Fashion is the thing which changes, and beauty moves along with it. These beauties in the film of Klimpt were post-modern beauties in the time of the audience now. They weren't the ones which got his juices going all the way back then. But these were cheesy beautiful in the way which would be mainstream hot. Not artsie hot. Hitler would approve if he were around today.
Which is a reminder, slightly, that the hot ones are always changing, always growing old, always a matter of taste, however bad. That while you catch glimpses, walking down the street or in coffee shops, of women whose practiced accomplishment at turning your heart and mind and eyes, in fantasy as in a dream, these are no more real for being real. The glimpses.
What is that thing that painters must strive for then, which can distinguish strawberry wine from the real stuff? Which would be so sublime if it did not make a buzz? I doubt it. Alcohol is what got civilization going in the first place, dummy! (sorry, I can't think of the modern term for you)
And women now, up against that certain age, will buy a test-tube man, apparently, rather than to remain barren, short of love, and I would never mock the impulse. At least the legal obligations won't be messy. At least Mom can trust herself then, forever and a day.
One hopes for family. One doesn't want to be alone forever. The arrangements for anonymity are so elaborate today. Let's say you want to be a Dad, but don't want any implication (OK, alright, I know, why would anyone want to do that??!! It could only be an oversight). Citibank will very helpfully protect my identity - I can monitor my credit score for only $10.99 per month on an hourly basis (!!!) - and you're terrorized by the ones who would steal you?
The other movie - I really should get back to reading - was amores perrros - "Love is a Bitch" - an absolutely brilliant look at love's betrayals through the desperate eyes of pit-fighting dogs who must maul for love. Men who will destroy all and any woman's heart for what they truly do believe is love. The kind on a billboard like a wet dream. If only I could remember. This film from corrupted Mexico is so far beyond anything Hollywood has ever produced that you might end up wondering if all we gringos watch is porn by analog?
This betrayal, then, will be its own final answer, for John Edwards as for me. This text beside the photo beside the reality of actual touch. I would betray my love out loud and in public, but it's the wrong place and the wrong time, like putting a marriage proposal up on a score-board during a game. Shouldn't the other party have a say?
My car also makes strange noises in its old age, and sometimes I wonder if the wheels are coming off. They do that sometimes, when the very nice mechanics forget to tighten the lugs. It's such a bother to do it myself now, in the ice and snow and cold of Buffalo winter. But it is distracting out on the highway to think that way. I wouldn't want someone to feel responsible because of my omission.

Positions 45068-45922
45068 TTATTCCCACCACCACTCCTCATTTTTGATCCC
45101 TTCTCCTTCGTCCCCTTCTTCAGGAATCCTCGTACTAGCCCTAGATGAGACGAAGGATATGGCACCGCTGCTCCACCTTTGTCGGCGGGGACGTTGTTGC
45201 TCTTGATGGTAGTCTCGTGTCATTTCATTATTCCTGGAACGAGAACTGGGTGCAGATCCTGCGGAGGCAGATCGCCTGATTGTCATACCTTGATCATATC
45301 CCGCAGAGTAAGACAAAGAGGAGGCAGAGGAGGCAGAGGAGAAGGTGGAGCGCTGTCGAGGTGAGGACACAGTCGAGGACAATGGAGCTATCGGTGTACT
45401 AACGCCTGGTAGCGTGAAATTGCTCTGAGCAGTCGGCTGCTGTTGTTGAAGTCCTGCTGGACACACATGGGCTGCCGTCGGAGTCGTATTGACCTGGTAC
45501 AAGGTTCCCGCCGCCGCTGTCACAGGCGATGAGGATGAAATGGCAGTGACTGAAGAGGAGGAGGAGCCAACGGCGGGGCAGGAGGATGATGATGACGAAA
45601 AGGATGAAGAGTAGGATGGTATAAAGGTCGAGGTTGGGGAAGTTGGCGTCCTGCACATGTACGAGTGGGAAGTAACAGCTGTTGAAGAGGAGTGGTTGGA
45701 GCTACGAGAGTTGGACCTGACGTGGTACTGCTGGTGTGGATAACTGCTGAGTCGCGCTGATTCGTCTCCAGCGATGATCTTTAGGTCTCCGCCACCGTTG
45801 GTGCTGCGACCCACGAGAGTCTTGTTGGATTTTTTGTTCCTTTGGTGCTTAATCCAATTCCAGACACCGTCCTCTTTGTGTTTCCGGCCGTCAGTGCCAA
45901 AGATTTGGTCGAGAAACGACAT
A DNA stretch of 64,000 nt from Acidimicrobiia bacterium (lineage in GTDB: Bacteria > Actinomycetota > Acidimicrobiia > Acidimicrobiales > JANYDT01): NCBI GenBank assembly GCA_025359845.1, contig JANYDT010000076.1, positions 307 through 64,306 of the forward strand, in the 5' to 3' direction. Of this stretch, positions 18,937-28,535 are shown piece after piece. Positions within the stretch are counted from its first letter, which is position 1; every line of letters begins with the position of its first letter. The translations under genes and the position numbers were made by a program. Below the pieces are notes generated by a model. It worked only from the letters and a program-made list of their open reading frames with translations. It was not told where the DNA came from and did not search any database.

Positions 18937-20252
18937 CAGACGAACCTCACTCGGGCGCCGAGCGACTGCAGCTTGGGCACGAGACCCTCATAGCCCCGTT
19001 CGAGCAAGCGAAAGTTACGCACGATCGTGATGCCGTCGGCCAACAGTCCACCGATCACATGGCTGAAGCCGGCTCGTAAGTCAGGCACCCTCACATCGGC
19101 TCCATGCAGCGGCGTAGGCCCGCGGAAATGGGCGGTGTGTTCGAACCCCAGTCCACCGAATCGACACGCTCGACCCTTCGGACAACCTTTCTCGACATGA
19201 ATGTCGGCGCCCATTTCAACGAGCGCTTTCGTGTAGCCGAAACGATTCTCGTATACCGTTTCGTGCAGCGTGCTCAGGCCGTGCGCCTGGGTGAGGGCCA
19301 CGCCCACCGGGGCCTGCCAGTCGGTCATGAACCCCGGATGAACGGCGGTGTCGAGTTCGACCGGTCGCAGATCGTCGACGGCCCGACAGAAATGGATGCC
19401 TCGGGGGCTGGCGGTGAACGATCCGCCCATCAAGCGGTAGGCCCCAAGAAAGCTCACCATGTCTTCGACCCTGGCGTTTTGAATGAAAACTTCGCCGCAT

I think that exchanging words, exploring plots, fixing memories, does provide an entanglement at least as powerful as family ties. I do. John Edwards must feel very very alone right now. Hey, buddy, for a fee, I'll fix up your reputation. I'll coach you in honesty. Just as soon as I figure it out myself.
And so I live on now in some strange state of suspended animation, where nothing is happening, and I am breathless with anticipation. (no, really, to the point of landing in the hospital about it) Where weeks go by with no agenda, where there should be terror at the money running out, where I am indulged by friends and family who are under no obligation, where I can't even keep up with, never mind find, the words to fix it, anything, in place.
Now where is that clarity from my dream-state? Where is that nothing at my center? Even my broken cell phone mocks me. It awaits a new embodiment, to be delivered by FedEx tomorrow (yesterday by now, and the new one has a broken joystick. You can't make this shit up). And then I will retrieve my address book from the ether (got it!), so that I can know who's calling and how I might respond.
Shall I go on?
I could talk about IQ and how stupid it is to believe that numbers can pin us down . . . but it is not you I love. You don't even exist, remember? Reader of my dreams.
You know, this whole thing - this particular writing, and all my writing - reads almost exactly like a post-modernist academic rant. By the time you can understand what is being written about, it's already too late. You will have lost the strangeness of it to someone not in and of the academy. You will have forgotten that nobody in the real world talks like that or thinks like that or can respond to writing like that. You will have driven past the point, still waiting for a point, and you will be convinced with each new and brilliant sentence of the brilliance of the author, but then afterward, you also will not be able to recall the argument. Except maybe, to sum it up in a word or two. Power always gets the last word. Duh.